It’s been a tough year … a new job with a very rocky start and a long dark winter battling depression along with regular day-to-day ups and downs. As for my running, 2016 was my most intense training year to date, and resulted in PRs in every distance and burnout by the end of the year. With that in mind, I committed to take 2017 off marathoning. My running buddies thought I’d fall off the wagon, but I didn’t. I ran, a lot, but did whatever I wanted. I raced a 5k, a first for me, and did a relay with my husband. I got back into the gym and started lifting heavy again and putting on muscle. Toward the end of 2017, I was ready to return to marathon training. Several of my friends were going to Boston for the first time, and my last 2016 race (CIM) was in the qualifying window … perfect!
Training went exceedingly well; I returned to my coach/running dad/friend for my plan, which included three quality workouts a week. I continued lifting two times a week, and kept my mileage relatively low (topping out at 67 miles with most weeks in the 50s) to make sure I did not burn out. My new muscles from lifting boosted my speed out of my 2016 plateau, and on my hardest long run, a 20-mile Boston Simulator with hills in all the right places, I averaged 7:36 with my last mile in 6:27. I met a new training partner, Sid, aiming for a 7:05 pace at Boston like me, and he and I really made a great team during our long run workouts. When taper arrived, I felt confident, calm, and ready.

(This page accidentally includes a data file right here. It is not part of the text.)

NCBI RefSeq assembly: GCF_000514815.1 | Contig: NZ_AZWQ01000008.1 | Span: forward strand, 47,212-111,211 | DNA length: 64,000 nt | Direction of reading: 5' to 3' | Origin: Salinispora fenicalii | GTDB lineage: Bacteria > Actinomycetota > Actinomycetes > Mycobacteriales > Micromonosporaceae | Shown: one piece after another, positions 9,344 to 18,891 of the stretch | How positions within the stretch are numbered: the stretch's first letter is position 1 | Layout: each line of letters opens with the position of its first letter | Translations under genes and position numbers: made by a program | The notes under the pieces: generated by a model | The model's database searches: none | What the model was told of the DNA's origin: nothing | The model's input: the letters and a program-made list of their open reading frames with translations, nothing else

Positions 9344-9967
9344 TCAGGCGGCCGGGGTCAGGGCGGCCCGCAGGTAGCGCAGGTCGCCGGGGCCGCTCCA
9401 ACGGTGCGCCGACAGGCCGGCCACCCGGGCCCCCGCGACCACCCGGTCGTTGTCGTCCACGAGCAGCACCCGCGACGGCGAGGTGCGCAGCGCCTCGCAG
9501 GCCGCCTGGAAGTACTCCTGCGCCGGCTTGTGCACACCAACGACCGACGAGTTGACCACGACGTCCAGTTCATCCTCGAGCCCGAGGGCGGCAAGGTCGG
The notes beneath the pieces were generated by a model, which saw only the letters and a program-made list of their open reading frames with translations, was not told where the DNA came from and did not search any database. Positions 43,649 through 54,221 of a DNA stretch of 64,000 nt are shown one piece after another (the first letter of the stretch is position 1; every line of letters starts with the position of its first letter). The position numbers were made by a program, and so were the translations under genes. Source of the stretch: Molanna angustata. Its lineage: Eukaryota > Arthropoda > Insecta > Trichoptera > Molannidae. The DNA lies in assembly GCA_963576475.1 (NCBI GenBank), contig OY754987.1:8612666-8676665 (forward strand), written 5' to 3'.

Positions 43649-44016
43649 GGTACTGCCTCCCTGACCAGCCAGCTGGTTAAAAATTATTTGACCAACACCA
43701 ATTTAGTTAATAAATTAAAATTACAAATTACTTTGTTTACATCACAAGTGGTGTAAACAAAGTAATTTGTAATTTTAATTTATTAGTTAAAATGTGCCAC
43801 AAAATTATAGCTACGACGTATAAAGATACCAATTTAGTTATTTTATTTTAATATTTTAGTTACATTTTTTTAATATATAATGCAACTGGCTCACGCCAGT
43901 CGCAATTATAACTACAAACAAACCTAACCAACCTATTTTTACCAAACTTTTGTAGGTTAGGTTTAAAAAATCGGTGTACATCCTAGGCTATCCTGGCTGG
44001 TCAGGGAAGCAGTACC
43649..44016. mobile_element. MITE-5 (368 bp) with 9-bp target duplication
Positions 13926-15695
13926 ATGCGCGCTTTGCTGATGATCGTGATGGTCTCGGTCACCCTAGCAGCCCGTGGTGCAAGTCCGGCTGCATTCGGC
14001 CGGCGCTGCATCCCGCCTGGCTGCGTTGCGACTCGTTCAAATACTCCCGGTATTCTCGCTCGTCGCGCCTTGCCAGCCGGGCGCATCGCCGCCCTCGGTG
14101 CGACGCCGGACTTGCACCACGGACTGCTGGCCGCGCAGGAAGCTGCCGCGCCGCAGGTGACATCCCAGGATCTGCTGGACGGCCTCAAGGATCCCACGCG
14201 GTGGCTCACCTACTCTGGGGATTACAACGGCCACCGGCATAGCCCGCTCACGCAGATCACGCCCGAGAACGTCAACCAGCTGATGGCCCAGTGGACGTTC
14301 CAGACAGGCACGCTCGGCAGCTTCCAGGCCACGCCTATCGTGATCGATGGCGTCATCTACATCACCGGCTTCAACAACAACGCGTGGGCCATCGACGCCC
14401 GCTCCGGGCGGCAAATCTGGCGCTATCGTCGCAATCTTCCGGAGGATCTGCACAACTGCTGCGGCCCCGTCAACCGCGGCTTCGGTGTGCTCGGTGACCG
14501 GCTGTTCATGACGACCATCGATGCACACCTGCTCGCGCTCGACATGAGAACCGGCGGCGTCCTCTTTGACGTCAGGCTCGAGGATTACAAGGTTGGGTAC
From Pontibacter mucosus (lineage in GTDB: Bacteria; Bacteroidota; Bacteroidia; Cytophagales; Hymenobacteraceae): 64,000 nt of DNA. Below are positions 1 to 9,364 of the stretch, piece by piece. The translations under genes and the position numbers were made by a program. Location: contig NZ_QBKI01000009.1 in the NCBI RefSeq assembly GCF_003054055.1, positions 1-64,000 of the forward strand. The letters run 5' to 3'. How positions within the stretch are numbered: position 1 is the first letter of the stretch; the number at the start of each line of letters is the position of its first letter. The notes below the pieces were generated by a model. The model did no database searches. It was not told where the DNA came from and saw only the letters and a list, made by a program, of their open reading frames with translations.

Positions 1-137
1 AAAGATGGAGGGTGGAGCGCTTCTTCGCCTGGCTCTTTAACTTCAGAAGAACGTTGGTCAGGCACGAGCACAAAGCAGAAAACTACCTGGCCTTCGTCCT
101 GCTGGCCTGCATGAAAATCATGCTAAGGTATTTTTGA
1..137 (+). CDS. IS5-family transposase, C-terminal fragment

As everyone knows now, the weather reports for Boston looked grim. While some started to panic, I shrugged. Maybe it’s that I’m an Oregonian and cold rain is something I train through all the time, or maybe it’s just that I’m a veteran marathoner at this point. I put in the work and knew I was capable of my goal, but the weather is uncontrollable so it wasn’t worth worrying about. You can be prepared as all get out and shit can happen, so accept it.
Or maybe, it was that my first Boston was the highlight race of my running career and I knew that I’d be able to tap into that magic again. When I first ran Boston, in 2010, it was only my third marathon. I was a solo runner at that point, entirely self-coached, and had no idea what I was doing. I ran a 12-minute PR that day … Boston magic. Read more >>